The former prime minister, who converted from Anglicanism to Catholicism in 2007, is to become chairman of the European Council on Tolerance and Reconciliation, which campaigns for European countries to make Holocaust denial a criminal offence, clearly define racism and anti-Semitism, and to pay for security at synagogues and Jewish schools.
"Curiously enough it sort of makes sense, for two reasons, firstly there's no doubt he is a believer and I think he is passionate about religious reconciliation in general. That's a very genuine part of his core being," said writer, broadcaster and minister of Maidenhead Synagogue, Rabbi Dr Jonathan Romain to Premier.
"I know he gets a lot of criticism for some of the failures, like in Iraq, but we have to remember that he had a lot of successes, notably in Northern Ireland, where one of the things he had to deal with reconciling the religious differences," added Dr Romain.
Blair faced criticism during his time in the position for being overly sympathetic to Israel. According to the Guardian, the Palestinian Authority's former chief negotiator Nabil Shaath said Blair had "achieved so very little because of his gross efforts to please the Israelis".
In the joint article in the Times with Moshe Kantor, the president of the council and of the European Jewish Congress, Blair claims Europe is entering a dangerous era as it is experiencing the slow rate of economic growth last seen on the eve of the first and second world wars.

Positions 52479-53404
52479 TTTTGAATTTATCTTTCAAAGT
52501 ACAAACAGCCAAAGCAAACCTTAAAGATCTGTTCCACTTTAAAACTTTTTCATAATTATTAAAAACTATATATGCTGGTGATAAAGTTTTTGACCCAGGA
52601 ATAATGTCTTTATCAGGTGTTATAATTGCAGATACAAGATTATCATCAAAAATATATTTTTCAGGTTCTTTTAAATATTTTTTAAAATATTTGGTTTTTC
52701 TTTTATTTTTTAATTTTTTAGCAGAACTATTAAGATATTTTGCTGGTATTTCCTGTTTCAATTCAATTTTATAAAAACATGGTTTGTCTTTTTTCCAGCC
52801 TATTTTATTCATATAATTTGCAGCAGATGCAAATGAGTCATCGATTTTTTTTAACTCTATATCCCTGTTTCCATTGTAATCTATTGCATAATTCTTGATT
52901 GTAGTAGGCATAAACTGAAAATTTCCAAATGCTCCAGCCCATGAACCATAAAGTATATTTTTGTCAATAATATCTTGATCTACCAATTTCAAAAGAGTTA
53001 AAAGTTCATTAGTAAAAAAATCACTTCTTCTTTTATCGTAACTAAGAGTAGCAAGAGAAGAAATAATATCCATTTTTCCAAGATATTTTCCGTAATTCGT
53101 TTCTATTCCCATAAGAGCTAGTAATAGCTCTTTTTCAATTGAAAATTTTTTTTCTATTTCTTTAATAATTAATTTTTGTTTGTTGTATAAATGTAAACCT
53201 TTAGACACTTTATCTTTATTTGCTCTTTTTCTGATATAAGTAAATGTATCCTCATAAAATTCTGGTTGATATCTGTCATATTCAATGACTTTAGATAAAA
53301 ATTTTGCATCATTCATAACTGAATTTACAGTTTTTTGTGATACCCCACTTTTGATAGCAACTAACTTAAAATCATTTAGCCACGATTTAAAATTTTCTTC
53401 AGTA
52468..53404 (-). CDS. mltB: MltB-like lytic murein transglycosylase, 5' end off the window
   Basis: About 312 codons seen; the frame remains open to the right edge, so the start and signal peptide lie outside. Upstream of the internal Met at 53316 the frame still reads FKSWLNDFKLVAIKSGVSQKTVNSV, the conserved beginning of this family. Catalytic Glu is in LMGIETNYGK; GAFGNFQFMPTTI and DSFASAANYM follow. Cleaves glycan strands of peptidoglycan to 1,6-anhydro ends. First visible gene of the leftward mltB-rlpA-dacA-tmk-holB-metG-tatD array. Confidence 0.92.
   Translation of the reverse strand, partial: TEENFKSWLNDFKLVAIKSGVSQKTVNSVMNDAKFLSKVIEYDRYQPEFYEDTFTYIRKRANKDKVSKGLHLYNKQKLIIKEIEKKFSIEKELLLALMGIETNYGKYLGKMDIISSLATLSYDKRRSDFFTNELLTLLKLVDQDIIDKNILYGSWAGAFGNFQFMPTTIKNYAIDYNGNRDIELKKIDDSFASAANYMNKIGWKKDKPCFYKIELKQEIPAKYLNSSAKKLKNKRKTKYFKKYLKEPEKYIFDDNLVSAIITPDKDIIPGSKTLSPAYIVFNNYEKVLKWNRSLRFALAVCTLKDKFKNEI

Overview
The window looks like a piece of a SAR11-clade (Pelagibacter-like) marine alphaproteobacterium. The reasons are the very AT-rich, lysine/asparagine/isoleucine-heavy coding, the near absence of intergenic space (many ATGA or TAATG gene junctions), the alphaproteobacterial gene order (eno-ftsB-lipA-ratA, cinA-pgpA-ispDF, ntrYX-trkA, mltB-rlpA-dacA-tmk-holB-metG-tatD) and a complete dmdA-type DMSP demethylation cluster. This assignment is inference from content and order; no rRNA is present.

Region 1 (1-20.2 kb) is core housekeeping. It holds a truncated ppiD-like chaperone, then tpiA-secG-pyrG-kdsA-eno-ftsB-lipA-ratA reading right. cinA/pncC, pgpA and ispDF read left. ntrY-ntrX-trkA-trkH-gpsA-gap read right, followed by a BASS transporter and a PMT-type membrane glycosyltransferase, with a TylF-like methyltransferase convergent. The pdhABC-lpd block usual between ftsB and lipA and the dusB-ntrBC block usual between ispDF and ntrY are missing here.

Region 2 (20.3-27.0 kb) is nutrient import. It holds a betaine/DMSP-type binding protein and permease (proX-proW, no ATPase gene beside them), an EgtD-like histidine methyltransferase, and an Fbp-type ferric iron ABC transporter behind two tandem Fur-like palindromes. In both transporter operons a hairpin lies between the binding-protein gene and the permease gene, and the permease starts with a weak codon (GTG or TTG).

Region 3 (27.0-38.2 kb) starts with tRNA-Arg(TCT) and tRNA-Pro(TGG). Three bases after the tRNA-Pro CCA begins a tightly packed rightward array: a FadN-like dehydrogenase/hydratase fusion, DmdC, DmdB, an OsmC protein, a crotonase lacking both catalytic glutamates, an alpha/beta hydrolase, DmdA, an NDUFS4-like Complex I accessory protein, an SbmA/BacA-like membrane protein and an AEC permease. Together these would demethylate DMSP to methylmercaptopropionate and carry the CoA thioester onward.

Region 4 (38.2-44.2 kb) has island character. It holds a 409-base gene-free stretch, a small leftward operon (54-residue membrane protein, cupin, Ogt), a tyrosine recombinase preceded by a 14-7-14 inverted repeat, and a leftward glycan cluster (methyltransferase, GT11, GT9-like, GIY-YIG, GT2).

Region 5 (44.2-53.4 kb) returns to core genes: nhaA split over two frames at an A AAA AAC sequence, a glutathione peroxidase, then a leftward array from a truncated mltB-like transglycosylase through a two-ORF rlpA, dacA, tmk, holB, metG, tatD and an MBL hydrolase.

Blair and Kantor write: "There have been three points in the past hundred years when annual GDP growth in Europe went below 1%: first in 1913, just before the first world war, second in 1938, just before the second world war and third, in 2014. Economic decline fuels instability and we know these concerns are being felt across the world."
The pair cite work by the Kantor Institute at Tel Aviv University which found that 2014 was the worst year in the past decade for anti-Semitic incidents. It recorded 766 violent anti-Semitic acts compared with 554 in 2013.
Rabbi Dr Jonathan Romain speaking to Premier's Des Busteed: